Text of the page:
KANSAS CITY, Mo. — As neighborhood watch groups move online, community members can spread information quickly and openly on public platforms.
But Kansas City Police are warning neighbors that spreading false information online can be extremely dangerous, and you might be doing it without even knowing.
"It's very frustrating," KCPD community interaction officer Rick Jones said. "Once it's out there, it's out there. It's just a matter of putting out the correct information."
On Monday, Jones spoke to Northland Neighborhoods, Inc.'s neighborhood groups about using social media in an effective way.
He suggested neighborhoods create administrator roles for their pages.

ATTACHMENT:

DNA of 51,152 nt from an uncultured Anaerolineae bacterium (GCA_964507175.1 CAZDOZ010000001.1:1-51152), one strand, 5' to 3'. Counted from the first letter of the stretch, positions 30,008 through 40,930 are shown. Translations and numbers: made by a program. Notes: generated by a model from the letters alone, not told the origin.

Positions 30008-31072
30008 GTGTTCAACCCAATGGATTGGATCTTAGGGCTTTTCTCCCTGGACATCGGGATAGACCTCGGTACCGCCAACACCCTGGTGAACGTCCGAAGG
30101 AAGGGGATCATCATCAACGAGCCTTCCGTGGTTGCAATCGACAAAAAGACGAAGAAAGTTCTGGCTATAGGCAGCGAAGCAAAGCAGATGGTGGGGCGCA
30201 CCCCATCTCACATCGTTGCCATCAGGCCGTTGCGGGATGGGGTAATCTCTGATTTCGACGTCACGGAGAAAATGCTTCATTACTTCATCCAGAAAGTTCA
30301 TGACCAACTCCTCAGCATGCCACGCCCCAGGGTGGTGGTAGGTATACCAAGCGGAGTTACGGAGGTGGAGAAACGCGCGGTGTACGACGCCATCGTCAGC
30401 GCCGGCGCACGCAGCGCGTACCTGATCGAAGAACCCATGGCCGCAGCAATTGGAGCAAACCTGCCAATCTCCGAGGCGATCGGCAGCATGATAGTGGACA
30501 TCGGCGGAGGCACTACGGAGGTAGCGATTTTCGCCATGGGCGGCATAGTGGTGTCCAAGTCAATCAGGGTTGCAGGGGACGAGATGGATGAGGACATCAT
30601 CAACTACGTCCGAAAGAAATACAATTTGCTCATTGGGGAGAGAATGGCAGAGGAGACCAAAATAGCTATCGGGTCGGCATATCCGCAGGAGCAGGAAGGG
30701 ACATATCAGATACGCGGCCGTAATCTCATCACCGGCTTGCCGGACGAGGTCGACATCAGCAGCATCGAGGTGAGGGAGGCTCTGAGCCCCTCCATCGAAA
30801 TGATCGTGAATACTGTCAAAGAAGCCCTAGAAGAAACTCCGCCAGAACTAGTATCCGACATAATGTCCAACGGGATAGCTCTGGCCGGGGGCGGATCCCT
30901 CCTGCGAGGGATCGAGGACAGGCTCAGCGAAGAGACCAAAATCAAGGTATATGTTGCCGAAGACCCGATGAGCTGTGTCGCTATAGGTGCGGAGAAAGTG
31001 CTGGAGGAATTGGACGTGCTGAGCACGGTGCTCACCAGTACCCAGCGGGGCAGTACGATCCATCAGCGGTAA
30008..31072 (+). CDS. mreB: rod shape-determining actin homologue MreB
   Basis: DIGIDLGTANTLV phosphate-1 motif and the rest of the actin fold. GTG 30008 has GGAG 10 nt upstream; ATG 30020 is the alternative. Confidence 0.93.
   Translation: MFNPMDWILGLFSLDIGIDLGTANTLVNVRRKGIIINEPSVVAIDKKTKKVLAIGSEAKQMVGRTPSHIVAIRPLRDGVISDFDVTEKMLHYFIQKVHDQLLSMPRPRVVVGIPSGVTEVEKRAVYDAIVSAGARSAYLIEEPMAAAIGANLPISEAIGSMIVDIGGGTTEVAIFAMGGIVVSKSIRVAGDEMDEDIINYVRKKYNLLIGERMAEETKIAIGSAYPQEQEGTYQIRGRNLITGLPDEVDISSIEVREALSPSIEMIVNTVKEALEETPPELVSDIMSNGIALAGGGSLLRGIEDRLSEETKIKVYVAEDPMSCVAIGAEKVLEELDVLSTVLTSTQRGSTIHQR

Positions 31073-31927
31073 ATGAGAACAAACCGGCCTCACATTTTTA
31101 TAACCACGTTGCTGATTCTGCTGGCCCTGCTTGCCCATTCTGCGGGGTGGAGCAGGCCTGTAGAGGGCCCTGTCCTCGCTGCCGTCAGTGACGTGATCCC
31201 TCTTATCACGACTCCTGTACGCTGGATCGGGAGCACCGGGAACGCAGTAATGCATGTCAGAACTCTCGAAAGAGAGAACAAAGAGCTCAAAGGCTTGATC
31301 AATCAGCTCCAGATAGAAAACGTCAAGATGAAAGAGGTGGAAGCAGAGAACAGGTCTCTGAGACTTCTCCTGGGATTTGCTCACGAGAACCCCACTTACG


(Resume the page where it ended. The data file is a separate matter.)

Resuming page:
If anyone comes across a post that seems exaggerated or extreme, Jones said call police or a community interaction officer.
He also said people should always call 911 if there is an emergency or they have witnessed a crime, rather than just posting it online.
"This is what we deal with every day," Jones said. "The danger is just putting bad information out there and giving people a false sense of danger."
Last week, KCPD debunked a viral post on social media claiming there was a sex trafficking ring on the Plaza.
Police said, "We have been notified of online rumors regarding women being followed by men on the Plaza, fearing they are being targeted for sex trafficking. We have received no reports of this activity; there have been no reported abductions, and our Vice Unit has no indication about any such 'sex trafficking group.'"